President Barack Obama discuss General Motor's bankruptcy in remarks planned for 11:30 am (1530 GMT) Monday, after auto giant officially files its bankruptcy paperwork, US media reported.
CNN reported Sunday that Obama will explain the rationale for the filing and his hopes that the bankruptcy filing offers the best hope for the company's turnaround.
The president's administration had given GM until June 1 to present a viable restructuring plan, in return for government aid, and the US Treasury Department had given holders of General Motors until the end of the day Saturday to respond to the plan.
The plan was approved by holders of about 54 percent of the company's bond debt according to Elliot Sloane, spokesman for an ad hoc bondholders committee.
GM's new chief executive, Fritz Henderson, also has scheduled a news conference for midday Monday in New York.
General Motors got a boost Sunday as holders of more than half its bond debt agreed to a US Treasury rescue plan that would create a new company shorn of labor costs and money losing assets.
The rescue could reach 60 billion dollars with the state taking a 72.5 per cent ownership stake in the 101 year old company. Canada, which has several GM factories, also will be digging into its pockets.
The new Treasury rescue plan would give bondholders up to 25 percent of the company. Washington had warned that if the plan were rejected, creditors risked losing everything.
Among the backers was a committee of large investors holding about 20 percent of GM's 27.2 billion dollars in outstanding bonds, The New York Times reported.
Under the plan, the bondholders would obtain the rights to buy an extra 15 percent of GM's stock at a low price. They would also control 25 percent of the new GM, after having supported the new company's creation in bankruptcy court.
Bondholders who rejected the plan could still fight it in bankruptcy court, but the government has warned they could end up with little or nothing if they take that path.
The New York bankruptcy court also is expected to rule Monday on number three US automaker Chrysler, which filed for bankruptcy protection a month ago.
Under an expedited process, judge Arthur Gonzales was expected to approve the creation of a new Chrysler, called 'New Carco,' which would preserve the automaker's healthiest assets and liquidate the rest.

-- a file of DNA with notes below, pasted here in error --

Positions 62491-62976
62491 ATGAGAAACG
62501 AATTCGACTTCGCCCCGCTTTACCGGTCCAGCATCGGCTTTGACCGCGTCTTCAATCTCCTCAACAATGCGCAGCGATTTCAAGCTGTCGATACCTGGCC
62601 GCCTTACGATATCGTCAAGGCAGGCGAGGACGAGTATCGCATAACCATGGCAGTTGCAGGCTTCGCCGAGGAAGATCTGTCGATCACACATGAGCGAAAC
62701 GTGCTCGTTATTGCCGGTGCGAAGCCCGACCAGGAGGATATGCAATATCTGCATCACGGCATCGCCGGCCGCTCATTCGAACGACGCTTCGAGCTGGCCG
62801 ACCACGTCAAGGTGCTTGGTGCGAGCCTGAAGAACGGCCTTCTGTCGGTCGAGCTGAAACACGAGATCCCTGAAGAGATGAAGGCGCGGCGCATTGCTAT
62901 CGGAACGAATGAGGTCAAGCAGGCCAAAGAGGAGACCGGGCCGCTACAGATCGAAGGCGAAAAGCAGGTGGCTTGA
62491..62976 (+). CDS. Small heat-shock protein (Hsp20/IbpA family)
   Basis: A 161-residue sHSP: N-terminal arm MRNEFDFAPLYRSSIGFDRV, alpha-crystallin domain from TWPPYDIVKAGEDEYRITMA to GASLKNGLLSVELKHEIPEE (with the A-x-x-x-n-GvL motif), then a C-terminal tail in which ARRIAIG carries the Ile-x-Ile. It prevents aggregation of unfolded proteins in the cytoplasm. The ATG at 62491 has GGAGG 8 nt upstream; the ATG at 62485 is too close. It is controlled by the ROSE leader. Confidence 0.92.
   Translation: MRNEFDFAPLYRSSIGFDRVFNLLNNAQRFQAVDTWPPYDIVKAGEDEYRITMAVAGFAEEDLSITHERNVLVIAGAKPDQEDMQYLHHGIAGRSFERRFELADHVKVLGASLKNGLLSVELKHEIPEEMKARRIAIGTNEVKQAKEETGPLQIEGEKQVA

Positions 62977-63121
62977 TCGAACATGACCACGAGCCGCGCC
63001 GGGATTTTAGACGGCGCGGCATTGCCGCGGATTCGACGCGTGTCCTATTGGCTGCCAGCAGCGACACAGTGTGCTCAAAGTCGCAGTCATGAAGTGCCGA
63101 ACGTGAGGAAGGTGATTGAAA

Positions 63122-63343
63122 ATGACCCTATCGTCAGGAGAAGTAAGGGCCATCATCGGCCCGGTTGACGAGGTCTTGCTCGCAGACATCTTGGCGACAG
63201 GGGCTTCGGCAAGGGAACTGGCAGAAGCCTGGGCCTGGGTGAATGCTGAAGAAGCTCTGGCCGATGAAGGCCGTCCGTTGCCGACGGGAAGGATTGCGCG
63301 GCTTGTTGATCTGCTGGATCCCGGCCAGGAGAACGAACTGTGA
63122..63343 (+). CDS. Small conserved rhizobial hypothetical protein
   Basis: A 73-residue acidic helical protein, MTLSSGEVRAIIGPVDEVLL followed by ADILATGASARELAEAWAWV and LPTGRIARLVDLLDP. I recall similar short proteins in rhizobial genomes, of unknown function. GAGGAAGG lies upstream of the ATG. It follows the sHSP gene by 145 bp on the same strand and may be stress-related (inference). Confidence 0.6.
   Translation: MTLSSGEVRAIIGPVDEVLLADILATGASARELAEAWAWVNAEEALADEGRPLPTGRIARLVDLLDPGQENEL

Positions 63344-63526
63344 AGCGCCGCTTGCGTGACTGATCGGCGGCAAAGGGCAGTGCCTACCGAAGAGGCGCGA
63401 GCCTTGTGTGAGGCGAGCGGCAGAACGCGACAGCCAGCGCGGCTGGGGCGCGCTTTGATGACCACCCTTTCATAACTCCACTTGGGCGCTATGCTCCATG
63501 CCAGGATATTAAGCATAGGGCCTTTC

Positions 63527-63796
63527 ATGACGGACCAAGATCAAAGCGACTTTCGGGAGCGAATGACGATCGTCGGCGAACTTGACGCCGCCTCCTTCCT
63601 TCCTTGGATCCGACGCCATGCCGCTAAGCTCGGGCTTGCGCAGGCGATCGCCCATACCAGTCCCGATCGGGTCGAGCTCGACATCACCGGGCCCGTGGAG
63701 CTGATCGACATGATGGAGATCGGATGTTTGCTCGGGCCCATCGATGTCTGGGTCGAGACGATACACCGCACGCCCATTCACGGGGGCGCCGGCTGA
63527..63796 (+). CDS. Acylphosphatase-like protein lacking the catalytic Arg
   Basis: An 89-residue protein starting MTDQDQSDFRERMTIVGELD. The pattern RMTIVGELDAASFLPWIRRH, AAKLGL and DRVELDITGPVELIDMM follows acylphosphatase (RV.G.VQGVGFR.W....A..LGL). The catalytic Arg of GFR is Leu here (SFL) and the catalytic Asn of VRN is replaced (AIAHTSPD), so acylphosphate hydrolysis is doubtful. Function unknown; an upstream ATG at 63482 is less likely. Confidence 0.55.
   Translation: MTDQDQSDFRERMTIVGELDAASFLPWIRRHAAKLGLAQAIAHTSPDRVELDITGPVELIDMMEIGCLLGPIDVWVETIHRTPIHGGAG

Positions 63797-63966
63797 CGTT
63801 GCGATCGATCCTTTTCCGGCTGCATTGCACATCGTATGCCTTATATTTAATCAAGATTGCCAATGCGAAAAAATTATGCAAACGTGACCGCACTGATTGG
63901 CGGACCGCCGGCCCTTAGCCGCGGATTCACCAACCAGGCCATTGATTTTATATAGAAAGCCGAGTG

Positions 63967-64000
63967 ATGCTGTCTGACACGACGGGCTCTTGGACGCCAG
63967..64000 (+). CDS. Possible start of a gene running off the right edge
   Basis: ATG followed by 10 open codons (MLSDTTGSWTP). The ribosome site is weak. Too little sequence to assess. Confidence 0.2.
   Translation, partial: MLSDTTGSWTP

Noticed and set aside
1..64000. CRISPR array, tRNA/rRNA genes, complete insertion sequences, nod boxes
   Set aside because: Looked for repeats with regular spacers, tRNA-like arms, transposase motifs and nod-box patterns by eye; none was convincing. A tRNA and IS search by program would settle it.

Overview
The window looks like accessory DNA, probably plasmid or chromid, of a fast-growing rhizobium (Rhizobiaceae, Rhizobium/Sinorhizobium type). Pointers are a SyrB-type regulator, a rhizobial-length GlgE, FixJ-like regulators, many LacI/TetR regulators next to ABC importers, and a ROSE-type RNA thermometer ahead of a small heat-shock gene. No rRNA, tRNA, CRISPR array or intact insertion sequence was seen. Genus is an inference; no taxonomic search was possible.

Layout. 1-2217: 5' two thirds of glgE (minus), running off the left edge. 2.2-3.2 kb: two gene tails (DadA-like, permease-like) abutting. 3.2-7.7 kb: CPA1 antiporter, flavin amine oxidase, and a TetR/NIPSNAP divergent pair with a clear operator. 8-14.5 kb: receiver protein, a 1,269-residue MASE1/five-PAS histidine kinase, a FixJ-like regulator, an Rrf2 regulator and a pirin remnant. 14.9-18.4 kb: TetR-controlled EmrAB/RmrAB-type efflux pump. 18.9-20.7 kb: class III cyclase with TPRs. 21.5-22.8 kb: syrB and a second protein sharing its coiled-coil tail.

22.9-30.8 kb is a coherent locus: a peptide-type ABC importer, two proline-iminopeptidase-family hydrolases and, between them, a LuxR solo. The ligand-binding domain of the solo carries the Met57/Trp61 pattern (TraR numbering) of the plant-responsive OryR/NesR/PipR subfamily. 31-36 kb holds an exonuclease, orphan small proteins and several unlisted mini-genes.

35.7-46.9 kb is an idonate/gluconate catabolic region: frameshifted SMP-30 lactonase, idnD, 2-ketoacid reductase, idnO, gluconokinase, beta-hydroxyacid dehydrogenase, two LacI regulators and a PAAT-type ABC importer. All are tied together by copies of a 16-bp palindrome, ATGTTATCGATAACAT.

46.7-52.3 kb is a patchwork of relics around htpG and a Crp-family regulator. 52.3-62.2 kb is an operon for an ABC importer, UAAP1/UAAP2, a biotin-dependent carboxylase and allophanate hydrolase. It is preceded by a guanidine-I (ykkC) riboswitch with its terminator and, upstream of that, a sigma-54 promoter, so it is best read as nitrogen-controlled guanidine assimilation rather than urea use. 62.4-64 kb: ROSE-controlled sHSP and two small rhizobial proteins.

The new entity will be controlled by a consortium consisting of the Italian automaker Fiat, the United Auto Workers union, and the US and Canadian governments.
Fiat will have a 20 percent stake with the option to increase it to 35 percent; the UAW 55 percent; and the US and Canadian governments 10 percent.
The automakers fate, the subject of debate on television talks shows, is being closely watched in US political and economic circles.
"This is a real sad day," said former Republican presidential contender Mitt Romney.
"I'm a son of Detroit. My dad was an auto executive. You know, I drive American cars. I love American cars. My heart bleeds for the people in Michigan and Detroit, for all these auto workers," he said on Fox News.
At the end of last year, GM had 244,000 employees around the world, about half of them in the United States.
Mitch McConnell, the senate minority leader, called the auto rescue plan "a big mistake," arguing that the government had done too much to keep GM and Chrysler out of bankruptcy.
In an interview with CNN, he held up the example of Ford, the number two US automaker, as "an American company that hasn't taken government money and is still producing automobiles."
Corporate leaders, meanwhile, urged the government not to overstay its welcome in the private sector.
"I think all of us understand the need for the government to intervene and take the actions they did," said Anne Mulcahy, chief executive of Xerox. "But I also think there's a need for an exit plan."
The possibility of bankruptcy for such an iconic American company has been viewed with great foreboding in a country where the automobile is deeply embedded in the national imagination.
"The phrase 'bankrupt General Motors,' which we expect to hear uttered on Monay, leaves Americans my age in economic shock," the writer PJ O'Rourke said in the Wall Street Journal. "The words are as melodramatic as 'Mom's nude photos.'"